Tuesday, February 05, 2008

The 10,000 Foot Day

It seems to me that almost every outdoor activity that I partake in has a certain benchmark challenge associated with it. For backcountry skiing, I would have to say that it is the 10,000 vertical foot day of touring. Sure, there are plenty of superstars out there that have pounded out 50 grand in 24 hours (www.greghill.ca), but to go out and get 10,000 feet of turns under human power is a great achievable goal for everyone (well, almost everyone).

Although to make it a spectacular experience, a bunch of key ingredients have to come together and today was one of those truly amazing Wasatch ski days. It has been puking non-stop here in Utah for weeks now. Alta's base is in the 150" range, the snowpack doesn't have many funky layers in it, and it just finished storming about 3 feet in the last 2 days. Of course I haven't been letting the snow settle for the last two days, with all of the new accumulation, I had to get out on Sunday and Monday, and logged in 14 grand over those two days. But today, Tuesday, was coming together to be the day. Storm snow and avalanche danger was settling down, blue skies were forecast, and the partners, Jasmin (my wife) and Adam were very keen. So the plan was simple, a variation on the famous "Northern Powder Circuit," starting in Alta and skiing down into Big Cottonwood Canyon. We met at 7am at Adam's house, loaded up the car, and bolted for Big Cottonwood Canyon's park and ride lot to stash the car. We geared up and by 7:30am we were thumbing it for a ride up to Alta.

I barely had time to snap a photo, as the first car that pulled over was heading to Alta and had room for the three of us! Perfect.

8 am and we were at Alta, witnessing the results of a classic Wasatch dawn patrol. A handfull of my buddies had just ripped down Little Superior, and we chatted at the cars as they got ready to go to work. They didn't have to say a word about the quality of the skiing, as snow plastered all over their hats was a true indicator. Not to mention the state of a few cars in the parking lot. Check out the antennae I circled:

Time for the first stage of the plan to take effect. Up Flagstaff, back down in the sun to Alta, back up Flagstaff, down Day's Fork. Wow. The powder was deep and light and turns came easy, except for cold faces.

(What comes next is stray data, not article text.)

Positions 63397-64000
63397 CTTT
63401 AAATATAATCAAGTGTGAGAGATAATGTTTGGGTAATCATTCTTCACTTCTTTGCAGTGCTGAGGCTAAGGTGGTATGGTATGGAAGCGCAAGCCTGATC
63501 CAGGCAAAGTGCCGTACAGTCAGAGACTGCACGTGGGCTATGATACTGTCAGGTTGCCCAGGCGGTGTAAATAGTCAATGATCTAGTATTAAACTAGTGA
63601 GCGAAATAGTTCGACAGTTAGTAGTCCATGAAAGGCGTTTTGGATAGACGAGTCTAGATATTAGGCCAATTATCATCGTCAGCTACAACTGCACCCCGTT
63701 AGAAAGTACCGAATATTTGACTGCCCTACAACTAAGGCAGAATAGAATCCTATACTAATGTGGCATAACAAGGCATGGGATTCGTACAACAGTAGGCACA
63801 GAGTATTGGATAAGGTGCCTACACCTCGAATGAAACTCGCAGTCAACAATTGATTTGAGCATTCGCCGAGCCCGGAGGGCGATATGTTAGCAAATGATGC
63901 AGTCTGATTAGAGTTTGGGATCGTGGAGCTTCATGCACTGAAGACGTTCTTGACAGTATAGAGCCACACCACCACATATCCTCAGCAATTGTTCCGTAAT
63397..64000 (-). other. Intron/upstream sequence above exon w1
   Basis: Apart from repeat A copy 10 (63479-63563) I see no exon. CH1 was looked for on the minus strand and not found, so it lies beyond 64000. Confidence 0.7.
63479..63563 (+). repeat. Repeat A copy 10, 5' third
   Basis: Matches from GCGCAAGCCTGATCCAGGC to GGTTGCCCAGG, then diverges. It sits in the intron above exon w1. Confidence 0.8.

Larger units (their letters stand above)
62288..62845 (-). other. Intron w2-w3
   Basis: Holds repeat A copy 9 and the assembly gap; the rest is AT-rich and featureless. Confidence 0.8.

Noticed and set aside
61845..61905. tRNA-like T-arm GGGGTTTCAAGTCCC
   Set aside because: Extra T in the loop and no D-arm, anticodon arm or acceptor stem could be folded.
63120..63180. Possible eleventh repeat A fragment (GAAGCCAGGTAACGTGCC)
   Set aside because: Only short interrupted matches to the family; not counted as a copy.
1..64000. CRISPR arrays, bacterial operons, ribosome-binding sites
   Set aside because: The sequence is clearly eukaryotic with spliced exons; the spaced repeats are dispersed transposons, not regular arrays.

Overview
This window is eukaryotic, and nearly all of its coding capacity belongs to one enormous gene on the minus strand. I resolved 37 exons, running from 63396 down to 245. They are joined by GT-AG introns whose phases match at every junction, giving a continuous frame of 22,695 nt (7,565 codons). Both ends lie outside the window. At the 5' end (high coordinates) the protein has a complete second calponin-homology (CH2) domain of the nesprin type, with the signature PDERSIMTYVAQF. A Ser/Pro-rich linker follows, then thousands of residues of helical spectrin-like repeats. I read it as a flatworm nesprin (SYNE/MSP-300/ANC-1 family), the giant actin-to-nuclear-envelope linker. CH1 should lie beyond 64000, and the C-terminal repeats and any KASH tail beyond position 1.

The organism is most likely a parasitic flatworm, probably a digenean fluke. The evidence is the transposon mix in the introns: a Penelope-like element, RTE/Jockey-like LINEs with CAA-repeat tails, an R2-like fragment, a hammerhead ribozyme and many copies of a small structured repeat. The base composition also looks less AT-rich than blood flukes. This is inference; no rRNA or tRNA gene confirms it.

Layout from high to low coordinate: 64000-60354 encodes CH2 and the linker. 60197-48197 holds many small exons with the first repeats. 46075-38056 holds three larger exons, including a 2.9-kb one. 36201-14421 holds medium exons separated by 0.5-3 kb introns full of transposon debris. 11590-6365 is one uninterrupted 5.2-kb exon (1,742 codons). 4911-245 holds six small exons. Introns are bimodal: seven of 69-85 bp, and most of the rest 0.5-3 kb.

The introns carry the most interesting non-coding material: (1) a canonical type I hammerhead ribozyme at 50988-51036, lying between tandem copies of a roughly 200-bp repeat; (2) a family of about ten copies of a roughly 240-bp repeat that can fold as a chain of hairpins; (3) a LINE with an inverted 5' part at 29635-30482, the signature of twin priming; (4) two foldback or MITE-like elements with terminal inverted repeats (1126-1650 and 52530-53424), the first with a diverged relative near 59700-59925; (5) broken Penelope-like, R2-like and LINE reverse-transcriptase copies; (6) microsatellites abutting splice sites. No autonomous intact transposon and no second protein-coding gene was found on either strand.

In classic Wasatch style, the backcountry enthusiasts were out in force...bonus for us for the big day, as we didn't have to break too much trail in the 3 feet of unsettled cold smoke. Not to mention the fact that there was tons of room for us to make turns.

Stage 2 of the day got us away from the crowds a little more-but with a catch. We got to the top of a run called 'Banana Days' and skied that shot down another 1,500 feet. As a testament to the beauty of the day, we ran into the Powderwhores film crew getting some shots for their next installment. We pulled onto the summit with a few of that crew, just in time to watch the infamous heli ski operation of the Wasatch, Wasatch Powder Birds, land nearby to ski the same shot as us. Fast transitions were pulled off, and before I knew it Jasmin was ripping down the run, not about to be smoked by some heli-skiers after we had earned our turns!

We skied the lap, and busted a heavy track back up to Banana Days for the next segment of our 10,000 foot operation: The Hallway Couloir, one of my favorite runs in the Wasatch! We worked our way down and found the entrance to the line and enjoyed 1,800' of tight chute and open apron powder bliss down into Cardiff Fork. Here's a shot of Jasmin dropping into the Hallway with a few feet of fresh and a few thousand feet of it below her skis!

We hit the valley bottom and were in the Powder Birds frenzy as helicopters, and heli-skiers were everywhere, skiing the same lines we were enjoying under human power. It was hard not to feel self-righteous - wouldn't you? We stumbled onto another group's track up George's Bowl, as we neared 7,000' for the day. Ahead of us lay 1,500' of more powder bliss, so we took our only double lap of the day on George's bowl...it was just too good to be true. We managed to find some room for turns, despite the heli-traffic, but it was hard for us not to get into the debate about whether or not heli-skiing should be allowed in the central Wasatch...I would love to hear some opinions on this one.

On top of the second lap, the helicopter flew up, spotted us in the landing zone and turned around...at least they respected our space a bit.

After two runs, and a climb back to the top of George's bowl, our mission was accomplished: 10 grand (and 50 extra feet!). Here's where my Suunto S6 watch is super handy...I can track the vertical all day, while running my log book. Handy mountain guide geek tool altimeter watch that every backcountry skier should have!

Now it was 4pm, we had been at it for 8 hours and reached our goal. It was time for one last rip down Mineral Fork, with a few grand of blower powder waiting to get some tracks in it. The sun was still out, the city was in the distance, and the mission was accomplished. The pub was calling us for some nachos and beverages!
Or so we thought...one more adventure besides hitchhiking down to our cars awaited. The trail out Mineral Fork was being guarded by Bullwinkle. And he was pissed off with all this snow, because life is tough when you can't go to the pub for nachos.

We teamed up, tried to scare him down the trail, but he charged us and we skied down into the creek as fast as we could, forcing an unplanned stream crossing, and post hole up to the road.

10 grand don't come easy.

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Anonymous Kendall said...

You sir are an animal. I mean that in a good way.

I must do a 10K day. Got 8300' a couple of weeks ago and was spent. Nice work!

2/06/2008 3:47 PM


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